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Reset the Root Password on CentOS

Last Updated: Tue, Feb 22, 2022
CentOS System Admin Troubleshooting Guides

Introduction

If you are locked out of your CentOS instance and have lost access to the root account, you need to boot into single-user mode and reset the root password. You'll find instructions below for CentOS 6, 7, 8, 8 Stream, and 9 Stream.

Connect to the Console

  1. Click the Server Restart icon in the Vultr customer portal.

    Server Restart

  2. Open the web console.

    Vultr Web Console

    You can also reboot the server from inside the web console. See the Web Console FAQ for more information.

  3. Follow the steps below for your version.

CentOS 6

  1. As the system boots, GRUB prompts you to press any key to stop the boot process. Press a key quickly; you only have a few seconds. If you miss the prompt, you need to restart the server from the control panel and try again.
  2. At the GRUB prompt, type A to append to the boot command.
  3. Add a space and the text single to the end of the line.
  4. Press ENTER.
  5. The system will boot, and you will see the root prompt.
  6. Type passwd and follow the prompts to change the root password.
  7. Run reboot to reboot the server.

CentOS 7

  1. As the system boots, press ESC to bring up the GRUB boot prompt. The prompt happens early in the boot process. If you miss the prompt, you need to restart the server from the control panel and try again.
  2. At the GRUB boot prompt, press E to edit the first boot option.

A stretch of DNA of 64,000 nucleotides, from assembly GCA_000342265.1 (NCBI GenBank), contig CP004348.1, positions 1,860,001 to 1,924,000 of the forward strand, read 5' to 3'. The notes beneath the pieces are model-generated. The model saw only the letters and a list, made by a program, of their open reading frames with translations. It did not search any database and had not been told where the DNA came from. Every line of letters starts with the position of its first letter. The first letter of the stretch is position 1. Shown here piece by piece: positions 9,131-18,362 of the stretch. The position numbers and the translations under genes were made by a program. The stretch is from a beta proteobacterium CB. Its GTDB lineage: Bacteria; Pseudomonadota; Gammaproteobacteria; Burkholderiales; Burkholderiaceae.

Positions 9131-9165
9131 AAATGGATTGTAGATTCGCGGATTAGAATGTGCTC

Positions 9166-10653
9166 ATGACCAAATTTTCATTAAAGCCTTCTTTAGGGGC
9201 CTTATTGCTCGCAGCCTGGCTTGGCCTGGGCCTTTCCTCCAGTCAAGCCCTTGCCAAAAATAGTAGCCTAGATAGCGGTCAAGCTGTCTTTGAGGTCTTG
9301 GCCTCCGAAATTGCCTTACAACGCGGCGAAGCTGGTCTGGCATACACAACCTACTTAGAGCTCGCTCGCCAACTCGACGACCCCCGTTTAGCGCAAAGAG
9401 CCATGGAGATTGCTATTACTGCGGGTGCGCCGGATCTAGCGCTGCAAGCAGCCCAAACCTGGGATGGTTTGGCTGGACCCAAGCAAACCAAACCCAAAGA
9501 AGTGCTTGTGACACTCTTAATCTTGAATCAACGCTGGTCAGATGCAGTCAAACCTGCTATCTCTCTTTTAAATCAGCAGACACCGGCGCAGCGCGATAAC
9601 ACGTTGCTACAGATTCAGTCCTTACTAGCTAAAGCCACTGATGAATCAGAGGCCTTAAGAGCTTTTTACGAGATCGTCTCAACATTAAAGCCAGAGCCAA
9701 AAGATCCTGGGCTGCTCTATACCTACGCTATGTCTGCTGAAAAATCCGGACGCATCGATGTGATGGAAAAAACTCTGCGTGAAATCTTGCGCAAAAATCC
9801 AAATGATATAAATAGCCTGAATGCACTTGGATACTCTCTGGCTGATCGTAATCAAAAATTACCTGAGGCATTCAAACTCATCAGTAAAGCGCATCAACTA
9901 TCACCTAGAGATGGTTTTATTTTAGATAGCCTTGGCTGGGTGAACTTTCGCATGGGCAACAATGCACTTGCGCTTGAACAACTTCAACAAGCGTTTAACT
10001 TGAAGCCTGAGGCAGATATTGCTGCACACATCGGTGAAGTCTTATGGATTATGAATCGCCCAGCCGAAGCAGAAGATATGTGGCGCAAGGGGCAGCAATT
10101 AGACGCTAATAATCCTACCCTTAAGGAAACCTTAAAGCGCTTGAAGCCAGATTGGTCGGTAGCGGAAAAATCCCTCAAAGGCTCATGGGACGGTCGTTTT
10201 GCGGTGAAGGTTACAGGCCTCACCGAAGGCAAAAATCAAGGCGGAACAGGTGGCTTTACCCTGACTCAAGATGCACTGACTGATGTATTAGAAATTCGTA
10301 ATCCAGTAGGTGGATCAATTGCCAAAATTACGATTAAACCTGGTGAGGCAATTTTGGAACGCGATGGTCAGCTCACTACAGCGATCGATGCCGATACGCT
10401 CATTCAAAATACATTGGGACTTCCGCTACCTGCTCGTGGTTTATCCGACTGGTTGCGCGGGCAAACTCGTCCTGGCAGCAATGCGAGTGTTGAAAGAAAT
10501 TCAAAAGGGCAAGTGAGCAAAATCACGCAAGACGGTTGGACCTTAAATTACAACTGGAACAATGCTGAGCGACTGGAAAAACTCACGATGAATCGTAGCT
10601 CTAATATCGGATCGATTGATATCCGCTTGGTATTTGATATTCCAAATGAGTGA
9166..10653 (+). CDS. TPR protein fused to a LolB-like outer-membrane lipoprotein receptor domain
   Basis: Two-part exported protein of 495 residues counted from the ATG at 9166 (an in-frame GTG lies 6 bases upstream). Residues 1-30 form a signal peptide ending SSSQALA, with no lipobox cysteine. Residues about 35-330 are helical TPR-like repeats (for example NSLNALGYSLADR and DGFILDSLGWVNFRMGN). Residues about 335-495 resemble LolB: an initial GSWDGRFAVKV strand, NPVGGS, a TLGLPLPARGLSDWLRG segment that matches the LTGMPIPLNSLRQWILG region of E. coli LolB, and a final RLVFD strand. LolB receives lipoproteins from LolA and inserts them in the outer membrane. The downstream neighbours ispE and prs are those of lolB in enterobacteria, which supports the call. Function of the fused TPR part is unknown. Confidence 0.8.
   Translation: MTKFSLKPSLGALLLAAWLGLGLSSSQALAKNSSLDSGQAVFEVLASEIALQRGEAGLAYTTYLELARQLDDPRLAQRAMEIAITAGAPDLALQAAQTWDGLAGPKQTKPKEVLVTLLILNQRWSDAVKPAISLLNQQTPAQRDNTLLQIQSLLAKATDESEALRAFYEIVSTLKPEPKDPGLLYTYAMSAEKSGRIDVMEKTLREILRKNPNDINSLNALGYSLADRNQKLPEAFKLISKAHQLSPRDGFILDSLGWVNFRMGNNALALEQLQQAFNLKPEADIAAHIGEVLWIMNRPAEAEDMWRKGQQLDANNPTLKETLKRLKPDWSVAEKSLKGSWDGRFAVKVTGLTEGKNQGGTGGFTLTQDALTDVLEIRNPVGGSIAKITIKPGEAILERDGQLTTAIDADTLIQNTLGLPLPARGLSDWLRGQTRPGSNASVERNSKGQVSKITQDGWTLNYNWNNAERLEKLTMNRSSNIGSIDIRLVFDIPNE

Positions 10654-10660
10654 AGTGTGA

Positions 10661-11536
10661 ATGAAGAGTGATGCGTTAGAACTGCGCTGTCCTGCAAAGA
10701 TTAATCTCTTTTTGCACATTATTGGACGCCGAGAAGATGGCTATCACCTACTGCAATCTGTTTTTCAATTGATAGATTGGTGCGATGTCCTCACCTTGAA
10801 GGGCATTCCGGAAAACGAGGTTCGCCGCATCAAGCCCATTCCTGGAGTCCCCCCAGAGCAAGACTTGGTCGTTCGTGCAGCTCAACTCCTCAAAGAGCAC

3. Find the kernel line starting with linux16.
  4. Change ro to rw init=/sysroot/bin/sh.
  5. Press CTRL+X or F10 to boot into single user mode.
  6. Access the system with the command: chroot /sysroot.
  7. Type passwd and follow the prompts to change the root password.
  8. Run touch /.autorelabel to force file system relabeling. This is required for systems with SELinux. When you reboot the system, it will relabel the filesystem for SElinux. The reboot may take extra time during this process.
  9. Run exit.
  10. Run reboot -f to reboot the server.

CentOS 8 & CentOS 8 Stream

  1. As the system boots, press ESC to bring up the GRUB boot prompt. The prompt happens early in the boot process. If you miss the prompt, you need to restart the server from the control panel and try again.
  2. At the GRUB boot prompt, press E to edit the first boot option.
  3. Find the kernel line starting with linux.
  4. Change ro to rw init=/sysroot/bin/sh.
  5. Press CTRL+X or F10 to boot into single user mode.
  6. Access the system with the command: chroot /sysroot.
  7. Type passwd and follow the prompts to change the root password.
  8. Run touch /.autorelabel to force file system relabeling. This is required for systems with SELinux. When you reboot the system, it will relabel the filesystem for SElinux. The reboot may take extra time during this process.
  9. Run exit.
  10. Run logout.
  11. Run reboot to reboot the server.

CentOS 9 Stream

  1. As the system boots, press ESC to bring up the GRUB boot prompt. The prompt happens early in the boot process. If you miss the prompt, you need to restart the server from the control panel and try again.
  2. At the GRUB boot prompt, use the arrow keys to highlight one of the rescue kernels and press E to edit the boot options.
  3. Find the kernel line starting with linux.
  4. Change ro to rw init=/sysroot/bin/sh.
  5. Press CTRL+X or F10 to boot into single user mode.
  6. Press ENTER to enter maintenance mode.
  7. Access the system with the command: chroot /sysroot.
  8. Type passwd and follow the prompts to change the root password.
  9. Run touch /.autorelabel to force file system relabeling. This is required for systems with SELinux. When you reboot the system, it will relabel the filesystem for SElinux. The reboot may take extra time during this process.
  10. Run exit.
  11. Run reboot to reboot the server.

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